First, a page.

This time, I am looking forward to how her amazing crew has learned over the years because to be very honest, her international and national facing work has employed a different approach in past and film-making also has a political and commercial dynamics to it, and it is part of the game.

A consequence of the fast-paced interaction on social media is that people start judging too soon, and I have a problem with it. One does not need to take sides to celebrate a winning moment. Watch the documentary, also her other work and then be proud of it or critique it with sound knowledge. Oscar is a proud moment, but it should not stop anyone from indulging in the content. Sharmeen Chinoy herself has mentioned in interviews that Google was her best friend to understand how documentary films are created as she did not have a formal training in the craft; moreover, she also has been blessed with amazing young talent in her crew. So before you make an opinion (of any nature), try to invest time to interpret the content from all the academic sources which technology has made easier for you to access and experts/mentors in the discipline. Journalism and academia should go hand in hand.

With all the buzz in the social media about films portraying a negative image of Pakistan, it will help that we refer people to her other work to witness the many positive outlooks her team has produced. Those one liners on honor, positive change, voice to voiceless are not enough as it creates more polarization.If you are genuinely interested, then go beyond rhetoric and share the work with others, that has the power as conversation starter or changer.  Whenever I see the various assumptions by others on her page or elsewhere across social media platforms, in my response I try to specifically mention all the projects that I also listed above, so breadth of work and its nature is also acknowledged.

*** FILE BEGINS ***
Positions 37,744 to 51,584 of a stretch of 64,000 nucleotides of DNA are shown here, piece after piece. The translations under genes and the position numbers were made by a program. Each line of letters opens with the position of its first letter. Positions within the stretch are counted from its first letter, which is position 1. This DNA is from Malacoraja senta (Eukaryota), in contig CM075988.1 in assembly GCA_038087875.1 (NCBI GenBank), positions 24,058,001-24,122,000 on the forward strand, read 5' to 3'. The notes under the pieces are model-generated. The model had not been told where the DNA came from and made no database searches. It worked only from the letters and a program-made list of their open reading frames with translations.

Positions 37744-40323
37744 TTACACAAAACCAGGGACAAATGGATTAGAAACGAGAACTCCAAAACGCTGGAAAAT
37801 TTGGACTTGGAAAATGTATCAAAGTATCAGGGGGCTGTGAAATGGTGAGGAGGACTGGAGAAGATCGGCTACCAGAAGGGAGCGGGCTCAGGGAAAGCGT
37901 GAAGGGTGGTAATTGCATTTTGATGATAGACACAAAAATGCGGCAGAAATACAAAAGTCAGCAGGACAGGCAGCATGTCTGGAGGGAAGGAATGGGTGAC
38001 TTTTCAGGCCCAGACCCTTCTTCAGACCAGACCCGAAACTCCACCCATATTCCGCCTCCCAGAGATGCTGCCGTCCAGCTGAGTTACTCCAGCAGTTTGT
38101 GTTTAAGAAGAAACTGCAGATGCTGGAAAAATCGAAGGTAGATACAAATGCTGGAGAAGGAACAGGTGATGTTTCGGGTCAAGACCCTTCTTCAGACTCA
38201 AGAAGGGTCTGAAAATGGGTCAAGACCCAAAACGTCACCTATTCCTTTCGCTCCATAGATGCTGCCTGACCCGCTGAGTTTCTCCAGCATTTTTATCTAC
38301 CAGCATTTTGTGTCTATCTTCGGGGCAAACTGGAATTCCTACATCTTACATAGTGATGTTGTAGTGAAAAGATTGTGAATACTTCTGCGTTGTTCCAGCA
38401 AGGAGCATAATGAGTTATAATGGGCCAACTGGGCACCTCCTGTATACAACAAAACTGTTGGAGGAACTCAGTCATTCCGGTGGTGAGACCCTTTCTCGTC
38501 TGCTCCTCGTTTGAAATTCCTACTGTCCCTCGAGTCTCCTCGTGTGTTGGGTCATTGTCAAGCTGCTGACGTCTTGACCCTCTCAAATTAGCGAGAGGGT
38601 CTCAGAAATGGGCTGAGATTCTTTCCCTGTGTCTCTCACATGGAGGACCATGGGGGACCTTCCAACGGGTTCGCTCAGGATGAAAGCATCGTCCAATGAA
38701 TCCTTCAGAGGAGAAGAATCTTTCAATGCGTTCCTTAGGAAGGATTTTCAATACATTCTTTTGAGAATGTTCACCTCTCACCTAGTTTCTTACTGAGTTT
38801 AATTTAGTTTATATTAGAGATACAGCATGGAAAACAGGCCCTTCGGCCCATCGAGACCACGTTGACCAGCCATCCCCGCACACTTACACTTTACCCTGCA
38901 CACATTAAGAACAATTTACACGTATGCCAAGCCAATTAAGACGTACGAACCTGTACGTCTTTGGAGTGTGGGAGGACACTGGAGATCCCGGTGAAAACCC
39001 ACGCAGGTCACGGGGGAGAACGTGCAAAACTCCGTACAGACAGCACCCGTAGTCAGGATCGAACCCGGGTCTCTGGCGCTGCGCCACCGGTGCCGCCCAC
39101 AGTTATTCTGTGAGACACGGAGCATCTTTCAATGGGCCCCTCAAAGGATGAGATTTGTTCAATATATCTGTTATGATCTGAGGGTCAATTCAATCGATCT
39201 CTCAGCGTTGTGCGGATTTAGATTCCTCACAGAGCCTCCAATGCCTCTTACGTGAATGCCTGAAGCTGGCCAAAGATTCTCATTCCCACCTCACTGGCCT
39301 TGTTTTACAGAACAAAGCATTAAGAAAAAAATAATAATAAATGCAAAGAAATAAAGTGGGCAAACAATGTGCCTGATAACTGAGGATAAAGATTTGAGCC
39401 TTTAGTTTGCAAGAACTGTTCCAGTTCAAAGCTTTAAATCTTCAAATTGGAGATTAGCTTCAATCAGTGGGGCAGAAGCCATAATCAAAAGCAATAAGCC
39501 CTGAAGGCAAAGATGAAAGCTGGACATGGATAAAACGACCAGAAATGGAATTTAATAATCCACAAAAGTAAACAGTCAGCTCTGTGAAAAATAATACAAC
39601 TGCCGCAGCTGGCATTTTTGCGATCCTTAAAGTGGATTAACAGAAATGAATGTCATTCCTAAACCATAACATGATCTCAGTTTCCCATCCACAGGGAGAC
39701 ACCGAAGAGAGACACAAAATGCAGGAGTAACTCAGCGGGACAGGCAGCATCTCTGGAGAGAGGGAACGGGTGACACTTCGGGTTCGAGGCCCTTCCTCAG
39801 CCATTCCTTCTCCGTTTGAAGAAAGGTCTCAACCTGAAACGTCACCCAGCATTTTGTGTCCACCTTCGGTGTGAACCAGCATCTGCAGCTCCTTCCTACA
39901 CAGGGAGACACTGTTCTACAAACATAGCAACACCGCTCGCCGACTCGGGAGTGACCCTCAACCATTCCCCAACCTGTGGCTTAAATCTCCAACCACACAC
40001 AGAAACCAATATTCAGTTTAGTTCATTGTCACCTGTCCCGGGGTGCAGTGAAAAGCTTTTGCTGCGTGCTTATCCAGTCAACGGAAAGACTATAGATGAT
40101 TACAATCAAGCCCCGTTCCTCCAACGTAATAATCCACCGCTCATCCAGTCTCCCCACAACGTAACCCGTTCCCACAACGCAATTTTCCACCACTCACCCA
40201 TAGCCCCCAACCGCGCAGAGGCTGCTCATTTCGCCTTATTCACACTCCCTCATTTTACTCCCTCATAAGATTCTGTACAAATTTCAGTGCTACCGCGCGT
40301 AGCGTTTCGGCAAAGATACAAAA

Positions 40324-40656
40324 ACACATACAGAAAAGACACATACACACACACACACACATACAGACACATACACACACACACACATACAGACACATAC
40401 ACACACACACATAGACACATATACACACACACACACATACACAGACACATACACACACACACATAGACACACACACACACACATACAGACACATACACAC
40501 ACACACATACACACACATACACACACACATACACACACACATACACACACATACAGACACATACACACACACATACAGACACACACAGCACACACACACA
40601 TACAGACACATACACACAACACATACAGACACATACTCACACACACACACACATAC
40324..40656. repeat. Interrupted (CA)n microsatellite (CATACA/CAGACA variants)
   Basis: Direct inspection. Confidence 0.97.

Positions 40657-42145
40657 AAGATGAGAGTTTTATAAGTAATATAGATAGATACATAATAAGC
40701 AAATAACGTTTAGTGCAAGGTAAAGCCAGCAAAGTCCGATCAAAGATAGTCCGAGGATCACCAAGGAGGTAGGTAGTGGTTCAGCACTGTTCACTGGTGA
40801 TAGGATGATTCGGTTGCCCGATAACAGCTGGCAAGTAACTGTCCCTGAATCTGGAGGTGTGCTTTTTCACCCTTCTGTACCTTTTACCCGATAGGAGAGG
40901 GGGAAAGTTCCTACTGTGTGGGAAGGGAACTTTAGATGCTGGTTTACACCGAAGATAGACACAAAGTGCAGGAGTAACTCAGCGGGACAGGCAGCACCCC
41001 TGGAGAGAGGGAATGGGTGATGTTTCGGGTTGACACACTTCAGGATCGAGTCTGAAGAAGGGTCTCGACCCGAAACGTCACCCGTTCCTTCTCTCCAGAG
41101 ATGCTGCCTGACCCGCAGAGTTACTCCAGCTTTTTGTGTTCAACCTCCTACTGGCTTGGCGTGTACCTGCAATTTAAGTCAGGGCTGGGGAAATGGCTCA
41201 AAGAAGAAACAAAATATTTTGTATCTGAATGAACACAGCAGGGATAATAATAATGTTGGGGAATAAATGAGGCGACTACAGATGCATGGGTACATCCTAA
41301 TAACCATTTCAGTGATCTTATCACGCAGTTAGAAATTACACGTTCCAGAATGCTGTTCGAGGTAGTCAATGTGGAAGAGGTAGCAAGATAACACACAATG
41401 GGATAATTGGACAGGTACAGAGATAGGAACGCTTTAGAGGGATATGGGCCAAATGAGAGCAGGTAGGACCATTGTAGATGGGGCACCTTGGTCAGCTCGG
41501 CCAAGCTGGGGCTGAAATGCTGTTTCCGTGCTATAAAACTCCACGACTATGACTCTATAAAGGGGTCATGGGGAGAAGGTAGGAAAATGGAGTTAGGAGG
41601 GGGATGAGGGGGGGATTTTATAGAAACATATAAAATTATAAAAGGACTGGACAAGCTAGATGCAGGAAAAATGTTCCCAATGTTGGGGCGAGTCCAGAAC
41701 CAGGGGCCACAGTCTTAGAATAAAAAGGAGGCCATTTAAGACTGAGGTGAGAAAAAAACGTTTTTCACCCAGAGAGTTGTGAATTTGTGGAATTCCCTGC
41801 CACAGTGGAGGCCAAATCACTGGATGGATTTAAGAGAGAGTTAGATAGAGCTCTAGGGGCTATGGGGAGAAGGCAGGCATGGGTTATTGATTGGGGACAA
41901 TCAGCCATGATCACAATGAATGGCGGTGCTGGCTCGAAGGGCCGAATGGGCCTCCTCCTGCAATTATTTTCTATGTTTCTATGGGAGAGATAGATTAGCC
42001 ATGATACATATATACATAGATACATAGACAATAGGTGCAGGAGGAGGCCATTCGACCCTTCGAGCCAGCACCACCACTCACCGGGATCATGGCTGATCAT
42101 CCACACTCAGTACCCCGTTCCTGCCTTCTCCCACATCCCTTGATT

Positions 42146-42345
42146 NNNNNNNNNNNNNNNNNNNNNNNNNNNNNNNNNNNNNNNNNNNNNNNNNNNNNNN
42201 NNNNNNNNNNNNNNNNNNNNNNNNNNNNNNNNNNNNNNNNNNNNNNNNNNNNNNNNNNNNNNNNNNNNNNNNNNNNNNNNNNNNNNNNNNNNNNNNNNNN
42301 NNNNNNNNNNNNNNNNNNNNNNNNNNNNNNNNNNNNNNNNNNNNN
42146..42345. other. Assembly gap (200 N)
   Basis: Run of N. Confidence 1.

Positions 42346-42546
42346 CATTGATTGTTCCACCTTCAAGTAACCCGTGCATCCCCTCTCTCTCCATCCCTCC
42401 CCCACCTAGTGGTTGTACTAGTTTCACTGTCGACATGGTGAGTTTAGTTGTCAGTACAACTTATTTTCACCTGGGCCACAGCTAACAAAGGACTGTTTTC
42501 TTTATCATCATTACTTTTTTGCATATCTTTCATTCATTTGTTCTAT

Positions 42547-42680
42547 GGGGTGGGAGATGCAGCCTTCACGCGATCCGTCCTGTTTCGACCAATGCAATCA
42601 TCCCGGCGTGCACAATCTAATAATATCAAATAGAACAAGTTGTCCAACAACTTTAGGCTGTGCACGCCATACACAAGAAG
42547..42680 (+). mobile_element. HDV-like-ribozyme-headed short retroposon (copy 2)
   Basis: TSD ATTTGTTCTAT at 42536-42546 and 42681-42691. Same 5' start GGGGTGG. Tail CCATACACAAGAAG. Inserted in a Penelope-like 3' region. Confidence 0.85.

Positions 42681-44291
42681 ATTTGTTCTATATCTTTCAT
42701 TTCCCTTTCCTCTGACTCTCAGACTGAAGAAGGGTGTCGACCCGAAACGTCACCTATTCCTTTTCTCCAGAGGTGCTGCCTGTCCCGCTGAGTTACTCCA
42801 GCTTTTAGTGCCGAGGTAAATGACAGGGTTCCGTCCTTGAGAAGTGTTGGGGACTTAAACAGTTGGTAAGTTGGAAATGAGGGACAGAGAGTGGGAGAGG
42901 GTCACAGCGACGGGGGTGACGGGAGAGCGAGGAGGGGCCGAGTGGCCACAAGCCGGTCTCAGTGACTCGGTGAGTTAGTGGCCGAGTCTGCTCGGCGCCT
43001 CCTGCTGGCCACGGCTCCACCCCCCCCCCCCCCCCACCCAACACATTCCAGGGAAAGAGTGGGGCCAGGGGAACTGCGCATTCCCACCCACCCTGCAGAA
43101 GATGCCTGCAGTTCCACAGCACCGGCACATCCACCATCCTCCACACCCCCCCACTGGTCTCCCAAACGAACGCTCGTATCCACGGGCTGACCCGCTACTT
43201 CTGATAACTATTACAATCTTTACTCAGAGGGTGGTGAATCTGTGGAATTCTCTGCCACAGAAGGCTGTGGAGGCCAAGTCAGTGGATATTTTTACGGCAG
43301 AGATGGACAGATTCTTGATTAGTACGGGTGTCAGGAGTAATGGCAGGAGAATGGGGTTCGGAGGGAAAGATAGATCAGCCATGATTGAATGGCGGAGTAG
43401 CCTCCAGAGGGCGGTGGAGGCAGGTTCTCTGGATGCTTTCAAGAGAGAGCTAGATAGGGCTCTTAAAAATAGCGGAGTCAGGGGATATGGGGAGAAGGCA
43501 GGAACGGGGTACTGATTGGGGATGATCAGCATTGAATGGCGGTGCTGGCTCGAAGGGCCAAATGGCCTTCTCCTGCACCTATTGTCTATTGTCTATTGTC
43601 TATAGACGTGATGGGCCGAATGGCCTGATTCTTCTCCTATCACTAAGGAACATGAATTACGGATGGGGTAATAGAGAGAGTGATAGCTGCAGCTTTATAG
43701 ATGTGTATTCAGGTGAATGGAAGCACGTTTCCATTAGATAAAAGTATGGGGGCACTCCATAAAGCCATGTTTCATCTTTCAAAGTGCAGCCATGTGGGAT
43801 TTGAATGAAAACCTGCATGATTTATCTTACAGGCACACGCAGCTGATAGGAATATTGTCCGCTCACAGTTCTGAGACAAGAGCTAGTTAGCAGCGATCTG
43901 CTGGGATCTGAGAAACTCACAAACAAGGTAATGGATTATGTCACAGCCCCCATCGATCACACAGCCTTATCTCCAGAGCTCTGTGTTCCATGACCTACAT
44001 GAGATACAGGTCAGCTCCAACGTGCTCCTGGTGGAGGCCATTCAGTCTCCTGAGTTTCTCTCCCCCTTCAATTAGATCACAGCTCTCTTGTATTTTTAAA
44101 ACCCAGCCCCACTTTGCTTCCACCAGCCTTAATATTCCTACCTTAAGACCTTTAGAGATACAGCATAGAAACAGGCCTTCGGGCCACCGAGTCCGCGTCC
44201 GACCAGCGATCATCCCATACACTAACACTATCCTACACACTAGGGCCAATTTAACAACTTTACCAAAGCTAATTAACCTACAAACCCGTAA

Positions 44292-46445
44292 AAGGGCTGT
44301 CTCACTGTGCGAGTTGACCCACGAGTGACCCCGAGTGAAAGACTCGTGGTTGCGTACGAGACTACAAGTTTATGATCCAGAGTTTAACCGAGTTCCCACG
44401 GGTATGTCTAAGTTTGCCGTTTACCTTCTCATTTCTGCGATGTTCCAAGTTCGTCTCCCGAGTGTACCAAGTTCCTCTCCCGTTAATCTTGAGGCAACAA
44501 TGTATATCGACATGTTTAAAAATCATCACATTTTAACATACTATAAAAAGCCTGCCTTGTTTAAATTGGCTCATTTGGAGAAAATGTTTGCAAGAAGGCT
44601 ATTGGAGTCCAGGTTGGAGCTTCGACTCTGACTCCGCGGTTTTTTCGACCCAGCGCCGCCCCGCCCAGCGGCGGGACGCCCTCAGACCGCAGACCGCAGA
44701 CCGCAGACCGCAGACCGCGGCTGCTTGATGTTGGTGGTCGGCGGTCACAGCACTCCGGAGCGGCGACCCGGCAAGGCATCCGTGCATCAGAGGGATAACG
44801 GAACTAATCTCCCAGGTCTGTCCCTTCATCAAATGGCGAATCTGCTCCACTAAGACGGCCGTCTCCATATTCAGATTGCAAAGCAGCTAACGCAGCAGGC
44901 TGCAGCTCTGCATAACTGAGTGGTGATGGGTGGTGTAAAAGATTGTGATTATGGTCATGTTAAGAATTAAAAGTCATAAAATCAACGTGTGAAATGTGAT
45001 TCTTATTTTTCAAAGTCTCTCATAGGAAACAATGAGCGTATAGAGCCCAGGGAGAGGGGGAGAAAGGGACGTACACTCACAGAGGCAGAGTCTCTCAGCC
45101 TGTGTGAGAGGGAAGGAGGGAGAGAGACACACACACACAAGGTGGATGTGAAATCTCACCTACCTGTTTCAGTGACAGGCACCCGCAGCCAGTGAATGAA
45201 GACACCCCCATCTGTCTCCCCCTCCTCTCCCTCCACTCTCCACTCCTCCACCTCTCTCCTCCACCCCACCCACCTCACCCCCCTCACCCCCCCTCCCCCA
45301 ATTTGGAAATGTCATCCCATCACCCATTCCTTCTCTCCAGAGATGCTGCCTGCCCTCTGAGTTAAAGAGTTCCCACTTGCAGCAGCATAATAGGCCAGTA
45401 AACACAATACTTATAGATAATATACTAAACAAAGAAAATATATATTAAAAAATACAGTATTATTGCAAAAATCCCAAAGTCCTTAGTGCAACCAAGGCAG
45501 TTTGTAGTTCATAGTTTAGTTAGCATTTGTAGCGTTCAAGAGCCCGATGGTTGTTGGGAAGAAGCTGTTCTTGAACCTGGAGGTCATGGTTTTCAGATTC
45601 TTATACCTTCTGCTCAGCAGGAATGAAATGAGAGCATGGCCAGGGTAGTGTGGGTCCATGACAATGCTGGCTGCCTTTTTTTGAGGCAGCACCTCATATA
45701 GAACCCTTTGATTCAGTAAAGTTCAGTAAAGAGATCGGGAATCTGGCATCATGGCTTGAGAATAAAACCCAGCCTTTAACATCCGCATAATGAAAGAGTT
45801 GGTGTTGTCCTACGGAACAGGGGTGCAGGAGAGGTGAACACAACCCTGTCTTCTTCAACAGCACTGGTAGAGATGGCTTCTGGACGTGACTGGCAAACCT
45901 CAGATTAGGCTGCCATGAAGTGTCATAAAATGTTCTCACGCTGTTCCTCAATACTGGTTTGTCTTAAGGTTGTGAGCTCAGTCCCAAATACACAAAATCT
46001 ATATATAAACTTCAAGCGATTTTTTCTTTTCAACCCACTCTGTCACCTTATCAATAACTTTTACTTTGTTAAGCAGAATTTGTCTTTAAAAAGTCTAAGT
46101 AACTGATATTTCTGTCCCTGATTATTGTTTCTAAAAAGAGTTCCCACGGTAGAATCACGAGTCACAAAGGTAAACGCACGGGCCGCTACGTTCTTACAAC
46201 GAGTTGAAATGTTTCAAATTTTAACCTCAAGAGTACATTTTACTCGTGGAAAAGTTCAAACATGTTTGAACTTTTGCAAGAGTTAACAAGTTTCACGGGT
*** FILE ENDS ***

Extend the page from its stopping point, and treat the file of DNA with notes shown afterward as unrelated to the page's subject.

The issues dealt are pertinent and we should have no shame in accepting them – that is the first step to change. There is no running away from it but yes, you can always have a take on the way an issue is dealt with in a narrative. For creating such an informed stance, you first have to see the actual thing else you are just churning assumptions as opinions. Just as an example, one can have a suggestion that in Saving Face these aspect could have been dealt better: what mechanism established in Pakistan helped the doctor to deal with the patients, or showing the survivor as a resilient force rather than an object of pity. In a response, the team might have answers about how they might have already incorporated these elements.